On Not | Mo Chit

May 23, 2004

Did they read it junkbutton.png Slashdot has a post about a new email service called DidTheyReadIt.com which allows you to send an email, and then be able to track when, where, and for how long their recipient read the email.

DidTheyReadIt.com linked to a USA Today article as part of the favorable press coverage section. The article had the following to say:
Rampell Software CEO Alex Rampell says he's braced for controversy. "It can be used inappropriately, but our intentions are good," he says.

The tracking service could be used by job hunters who want to see if their résumés were read, or by salespeople wanting to track pitches. Today's spam filters can sometimes block e-mail sent with attachments, leaving the sender thinking an e-mail got through when it didn't. This is a way to check. "It can be useful peace of mind to know people got your e-mail," Rampell says.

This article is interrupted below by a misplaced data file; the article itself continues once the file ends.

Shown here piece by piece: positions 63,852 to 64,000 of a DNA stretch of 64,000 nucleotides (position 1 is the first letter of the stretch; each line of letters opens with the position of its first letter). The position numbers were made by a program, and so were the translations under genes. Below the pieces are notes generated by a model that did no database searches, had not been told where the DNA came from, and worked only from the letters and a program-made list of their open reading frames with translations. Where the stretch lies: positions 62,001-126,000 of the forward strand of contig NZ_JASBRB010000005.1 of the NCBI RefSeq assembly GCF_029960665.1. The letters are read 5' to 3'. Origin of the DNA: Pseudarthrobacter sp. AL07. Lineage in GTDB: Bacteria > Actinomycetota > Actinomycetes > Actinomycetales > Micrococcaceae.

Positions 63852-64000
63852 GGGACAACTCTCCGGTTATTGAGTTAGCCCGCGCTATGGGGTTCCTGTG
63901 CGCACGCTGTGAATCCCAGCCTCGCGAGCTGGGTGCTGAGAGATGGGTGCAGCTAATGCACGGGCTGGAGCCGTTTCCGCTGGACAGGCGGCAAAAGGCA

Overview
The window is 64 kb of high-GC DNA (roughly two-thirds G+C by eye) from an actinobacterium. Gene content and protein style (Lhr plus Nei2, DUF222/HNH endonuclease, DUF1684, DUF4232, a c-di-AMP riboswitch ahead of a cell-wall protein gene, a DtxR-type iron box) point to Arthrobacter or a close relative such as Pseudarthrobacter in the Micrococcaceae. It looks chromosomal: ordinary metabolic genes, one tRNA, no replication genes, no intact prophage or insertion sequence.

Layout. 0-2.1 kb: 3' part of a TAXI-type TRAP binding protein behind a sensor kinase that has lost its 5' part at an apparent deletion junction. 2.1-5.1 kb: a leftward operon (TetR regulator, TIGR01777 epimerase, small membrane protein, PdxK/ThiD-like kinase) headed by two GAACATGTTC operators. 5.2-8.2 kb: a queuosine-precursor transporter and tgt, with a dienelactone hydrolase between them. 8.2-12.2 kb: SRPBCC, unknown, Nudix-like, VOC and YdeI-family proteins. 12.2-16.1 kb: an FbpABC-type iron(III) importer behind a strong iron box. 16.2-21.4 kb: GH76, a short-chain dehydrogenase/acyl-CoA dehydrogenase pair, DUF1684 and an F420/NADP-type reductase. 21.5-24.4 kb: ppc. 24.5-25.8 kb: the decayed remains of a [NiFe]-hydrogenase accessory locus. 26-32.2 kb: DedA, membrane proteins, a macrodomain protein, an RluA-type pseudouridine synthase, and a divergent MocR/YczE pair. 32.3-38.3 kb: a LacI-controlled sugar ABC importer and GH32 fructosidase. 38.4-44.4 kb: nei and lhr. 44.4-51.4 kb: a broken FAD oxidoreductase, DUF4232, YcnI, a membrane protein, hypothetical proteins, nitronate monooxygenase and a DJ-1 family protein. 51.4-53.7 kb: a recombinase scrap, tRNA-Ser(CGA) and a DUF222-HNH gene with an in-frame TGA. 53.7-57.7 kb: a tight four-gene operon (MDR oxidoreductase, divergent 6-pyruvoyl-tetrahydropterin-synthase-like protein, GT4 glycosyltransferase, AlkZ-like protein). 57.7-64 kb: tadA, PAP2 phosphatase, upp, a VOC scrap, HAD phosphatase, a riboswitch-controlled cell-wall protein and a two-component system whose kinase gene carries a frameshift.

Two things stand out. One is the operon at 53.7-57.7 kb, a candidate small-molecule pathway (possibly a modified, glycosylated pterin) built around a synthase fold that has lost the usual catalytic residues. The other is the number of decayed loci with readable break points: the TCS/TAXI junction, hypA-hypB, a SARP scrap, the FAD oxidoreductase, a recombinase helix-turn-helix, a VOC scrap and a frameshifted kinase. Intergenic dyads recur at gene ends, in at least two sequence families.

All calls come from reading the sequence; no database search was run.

Ironically, all the of supposedly good purposes for using DidTheyReadIt still sound pretty slimy. How can you with a straight face tell me that this software will benefit me, salespeople, and headhunters all in the same breath?

The claim that you can verify that the email wasn't chewed up my some span filter is probably the most plausible excuse for this software. However, I'm sure these guys, if they have half a brain, have already figured what I just realized now: What if the spammers started using this software to track and profile who received their spam? Big bucks for them, and more spam for me.

Outlook and other mail clients have had different forms of this feature for a long time now. People at the company that I used to work for used this fairly frequently. I setup a special folder for emails with tracking just so that I can purposely delay responding to those emails.

The same kind of people who would use this feature are those who currently send an email and then immediately call to make sure you've received and read the email. Except with this service, they'll be able to be a little more covert with their harassment.

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